This report proposes a French perspective on algorithmic bias,  essentially viewed today through an American lens. It builds on the study published by Télécom Paris and Fondation Abeona, Algorithms: Bias, Discrimination and Fairness in 2019.

The challenges with algorithms

What is an algorithm?

An algorithm is a sequence of operations or instructions towards an objective. In many ways, a recipe is an algorithm. Algorithms exist in many forms. One of these forms, machine learning, has undergone significant developments in recent years.

Machine learning algorithms learn on their own, which means that they themselves create a logic to  reach a conclusion based on access to numerous examples. If asked whether a cat is in a picture, they will formulate the solution such as: "given that there are sharp ears, I am 90% confident that it is a cat".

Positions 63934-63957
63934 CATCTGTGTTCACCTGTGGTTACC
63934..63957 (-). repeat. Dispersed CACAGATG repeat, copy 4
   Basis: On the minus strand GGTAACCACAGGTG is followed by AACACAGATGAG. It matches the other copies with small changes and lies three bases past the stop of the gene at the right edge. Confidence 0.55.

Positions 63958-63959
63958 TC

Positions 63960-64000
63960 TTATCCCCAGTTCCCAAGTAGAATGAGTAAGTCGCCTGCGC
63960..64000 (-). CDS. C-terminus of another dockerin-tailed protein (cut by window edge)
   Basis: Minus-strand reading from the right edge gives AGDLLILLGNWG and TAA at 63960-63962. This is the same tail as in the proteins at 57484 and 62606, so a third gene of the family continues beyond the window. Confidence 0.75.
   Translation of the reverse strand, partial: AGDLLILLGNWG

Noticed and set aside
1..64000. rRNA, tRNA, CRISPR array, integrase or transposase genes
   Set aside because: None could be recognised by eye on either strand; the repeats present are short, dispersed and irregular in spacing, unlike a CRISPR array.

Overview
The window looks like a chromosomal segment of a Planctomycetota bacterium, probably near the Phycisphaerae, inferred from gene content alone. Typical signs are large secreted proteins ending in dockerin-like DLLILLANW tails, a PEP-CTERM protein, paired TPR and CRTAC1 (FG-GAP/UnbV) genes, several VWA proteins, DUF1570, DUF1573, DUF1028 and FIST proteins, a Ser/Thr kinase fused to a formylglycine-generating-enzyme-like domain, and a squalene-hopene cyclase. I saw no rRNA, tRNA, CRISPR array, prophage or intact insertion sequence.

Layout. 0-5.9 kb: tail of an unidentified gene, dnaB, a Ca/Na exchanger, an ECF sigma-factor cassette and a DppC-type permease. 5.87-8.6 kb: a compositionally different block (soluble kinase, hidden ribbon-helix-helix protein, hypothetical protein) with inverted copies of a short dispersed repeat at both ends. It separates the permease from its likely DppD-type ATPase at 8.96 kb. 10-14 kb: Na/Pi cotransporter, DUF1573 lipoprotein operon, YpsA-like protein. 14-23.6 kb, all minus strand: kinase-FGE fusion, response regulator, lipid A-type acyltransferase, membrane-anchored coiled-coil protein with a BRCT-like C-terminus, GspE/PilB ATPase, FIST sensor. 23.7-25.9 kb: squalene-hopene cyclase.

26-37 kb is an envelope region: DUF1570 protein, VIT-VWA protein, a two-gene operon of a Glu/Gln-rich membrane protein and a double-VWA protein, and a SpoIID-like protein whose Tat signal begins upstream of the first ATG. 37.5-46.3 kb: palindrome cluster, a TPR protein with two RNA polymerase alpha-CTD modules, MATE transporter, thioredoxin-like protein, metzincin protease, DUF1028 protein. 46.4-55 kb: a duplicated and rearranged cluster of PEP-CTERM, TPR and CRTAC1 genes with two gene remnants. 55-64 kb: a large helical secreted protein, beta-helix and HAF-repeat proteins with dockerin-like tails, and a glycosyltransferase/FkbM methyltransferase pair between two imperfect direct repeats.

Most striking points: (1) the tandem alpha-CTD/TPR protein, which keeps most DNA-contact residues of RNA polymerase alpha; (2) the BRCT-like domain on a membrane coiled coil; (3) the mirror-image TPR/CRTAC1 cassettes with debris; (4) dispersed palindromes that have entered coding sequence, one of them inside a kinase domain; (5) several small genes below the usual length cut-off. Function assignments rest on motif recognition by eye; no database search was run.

Algorithms please mind the biais - Infographie : how do machine learning algorithms work?

Why can algorithms be biased?

A bias is the mean deviation between the prediction made and the actual value. Often, bias comes from the data being used to train the algorithm. If, for example, the pictures of cats shown to the algorithm are always taken on a carpet, but not dogs, the algorithm will consider that having a carpet in the background is associated with the presence of a cat. If it is then presented with an image of a dog  on a carpet, the algorithm would conclude that the picture is that of a cat and thus introduce a bias.

 

Amplify or reduce discriminations?

Why can algorithms discriminate?